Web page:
Outpatient Surgery Magazine - Subscribers

Year of the Nurse - November 2020 - Outpatient Surgery Magazine

Outpatient Surgery Magazine, providing current information on Surgical Services, Surgical Facility Administration, Outpatient Surgery News and Trends, OR Excellence and more.

Issue link: http://outpatientsurgery.uberflip.com/i/1306204

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Page 15 of 83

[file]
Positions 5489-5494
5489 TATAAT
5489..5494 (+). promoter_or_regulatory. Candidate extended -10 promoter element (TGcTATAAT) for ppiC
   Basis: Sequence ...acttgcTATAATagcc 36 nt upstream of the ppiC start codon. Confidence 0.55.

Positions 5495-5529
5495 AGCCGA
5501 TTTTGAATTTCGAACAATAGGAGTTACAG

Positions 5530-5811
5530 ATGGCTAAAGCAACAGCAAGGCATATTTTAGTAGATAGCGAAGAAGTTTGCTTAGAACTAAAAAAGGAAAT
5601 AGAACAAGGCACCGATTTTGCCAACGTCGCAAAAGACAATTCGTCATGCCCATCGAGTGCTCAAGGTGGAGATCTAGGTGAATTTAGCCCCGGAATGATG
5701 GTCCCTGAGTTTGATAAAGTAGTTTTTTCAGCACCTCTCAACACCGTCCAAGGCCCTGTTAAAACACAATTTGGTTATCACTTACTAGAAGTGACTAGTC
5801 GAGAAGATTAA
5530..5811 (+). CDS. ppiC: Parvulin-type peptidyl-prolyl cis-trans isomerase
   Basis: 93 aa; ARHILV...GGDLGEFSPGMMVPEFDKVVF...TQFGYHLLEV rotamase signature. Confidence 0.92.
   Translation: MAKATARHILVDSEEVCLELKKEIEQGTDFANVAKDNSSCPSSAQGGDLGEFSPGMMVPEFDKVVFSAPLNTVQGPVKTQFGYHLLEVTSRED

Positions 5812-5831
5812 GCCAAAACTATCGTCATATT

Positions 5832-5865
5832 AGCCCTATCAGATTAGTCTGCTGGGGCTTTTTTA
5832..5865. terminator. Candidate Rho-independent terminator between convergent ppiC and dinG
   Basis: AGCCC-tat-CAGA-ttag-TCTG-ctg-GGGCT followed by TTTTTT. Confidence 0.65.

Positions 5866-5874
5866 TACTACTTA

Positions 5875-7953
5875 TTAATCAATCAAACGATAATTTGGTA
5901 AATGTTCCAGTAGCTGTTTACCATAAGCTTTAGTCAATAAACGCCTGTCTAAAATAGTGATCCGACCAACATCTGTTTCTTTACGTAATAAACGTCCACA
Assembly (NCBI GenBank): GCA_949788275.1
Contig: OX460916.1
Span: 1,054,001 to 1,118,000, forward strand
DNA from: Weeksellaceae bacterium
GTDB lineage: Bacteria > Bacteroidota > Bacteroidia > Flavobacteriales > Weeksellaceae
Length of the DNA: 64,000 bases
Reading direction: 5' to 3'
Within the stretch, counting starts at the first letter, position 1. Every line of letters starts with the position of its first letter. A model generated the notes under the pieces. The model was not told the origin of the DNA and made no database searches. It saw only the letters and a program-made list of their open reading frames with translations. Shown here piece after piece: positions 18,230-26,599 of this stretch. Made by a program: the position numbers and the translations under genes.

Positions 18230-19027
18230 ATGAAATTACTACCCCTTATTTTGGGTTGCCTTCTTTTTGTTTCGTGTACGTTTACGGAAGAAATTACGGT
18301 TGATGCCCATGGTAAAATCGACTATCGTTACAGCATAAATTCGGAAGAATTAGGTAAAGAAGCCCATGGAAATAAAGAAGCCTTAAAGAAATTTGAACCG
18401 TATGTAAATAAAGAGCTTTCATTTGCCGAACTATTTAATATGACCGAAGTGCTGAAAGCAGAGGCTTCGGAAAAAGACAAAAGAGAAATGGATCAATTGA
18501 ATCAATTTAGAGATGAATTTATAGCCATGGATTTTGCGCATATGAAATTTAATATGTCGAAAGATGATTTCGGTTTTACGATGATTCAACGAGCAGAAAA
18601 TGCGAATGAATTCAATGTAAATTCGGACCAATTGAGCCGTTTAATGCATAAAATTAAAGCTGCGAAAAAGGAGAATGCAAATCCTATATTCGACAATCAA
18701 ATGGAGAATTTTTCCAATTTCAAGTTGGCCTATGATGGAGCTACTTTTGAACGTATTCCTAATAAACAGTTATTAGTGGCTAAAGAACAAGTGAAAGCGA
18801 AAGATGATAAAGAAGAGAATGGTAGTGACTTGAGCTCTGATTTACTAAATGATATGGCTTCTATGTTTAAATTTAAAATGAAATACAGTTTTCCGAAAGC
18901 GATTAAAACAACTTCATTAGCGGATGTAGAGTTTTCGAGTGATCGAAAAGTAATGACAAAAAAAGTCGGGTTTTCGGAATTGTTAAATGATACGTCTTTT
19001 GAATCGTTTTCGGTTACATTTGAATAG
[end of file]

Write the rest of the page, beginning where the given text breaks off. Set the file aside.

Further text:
1 6 • O U T P A T I E N T S U R G E R Y M A G A Z I N E • N O V E M B E R 2 0 2 0 P racticing daily gratitude is proven to have significant health and psycho- logical benefits, including improving quality of sleep, lowering depression levels, blood pressure and stress cortisol levels and diminishing feelings of hopelessness. Gratitude can take shape in many different ways — a smile, a thank you, a get-well card. It's the small acts of goodness that really make a difference. Meghan Glanc, MSN, RN, CNOR, nurse manager at the Cleveland Clinic Foundation, began researching the benefits of daily grati- tude when traditional methods for improving her team's morale kept failing. After taking a leadership course that mentioned using grati- tude as a means for personal growth, Ms. Glanc decided to pursue this approach with her staff. She first created a gratitude com- mittee as an informal way to engage her team. "I said this is voluntary," she explains. "There are no expectations. There's really no agenda. We're just going to meet and build the committee together." What does gratitude mean exactly? It is different for everyone. Denise Slovan, admin- istrative assistant at the Cleveland Clinic and member of the gratitude committee, defined it as "an appreciation for every moment that is good. Because even though it could be a bad day, you can still find gratitude in some way." After emailing every staff member about her new idea, Ms. Glanc had participants take base- line happiness and stress level quizzes. "Honestly, my score was very low," she says. "I needed to do some work on myself, but I also wanted to identi- fy staff members who were in a bad place, and those who were in a good place, so we could work together and brainstorm about how to improve our lives." Ms. Glanc scheduled standing gratitude meet- ings during lunch breaks and created a calendar of daily gratitude activities to guide the commit- tee's meetings. Each participant was given a grati- tude journal in which they could jot down their feelings during the day. During meetings, people were encouraged to share tidbits from their grati- tude journals. Ms. Glanc shared that she loves Diet Coke. "One day, somebody left a two-liter bottle on my desk. I was floored, and so excited." Ms. Glanc's gratitude calendar included actions like smiling more often, not complaining all day, not gossiping, focusing on your strengths and making a gratitude collage. While these activities were practiced by participants of the gratitude committee, the benefits reached other staff mem- bers and departments. "For Valentine's Day, com- Gratitude Goes a Long Way Recognizing the good in each day creates positivity in the workplace. Staffing Maria Marabito Cleveland Clinic Foundation THANK YOU NOTES Members of the gratitude committee share inspirational messages to help build a close-knit community among the staff.

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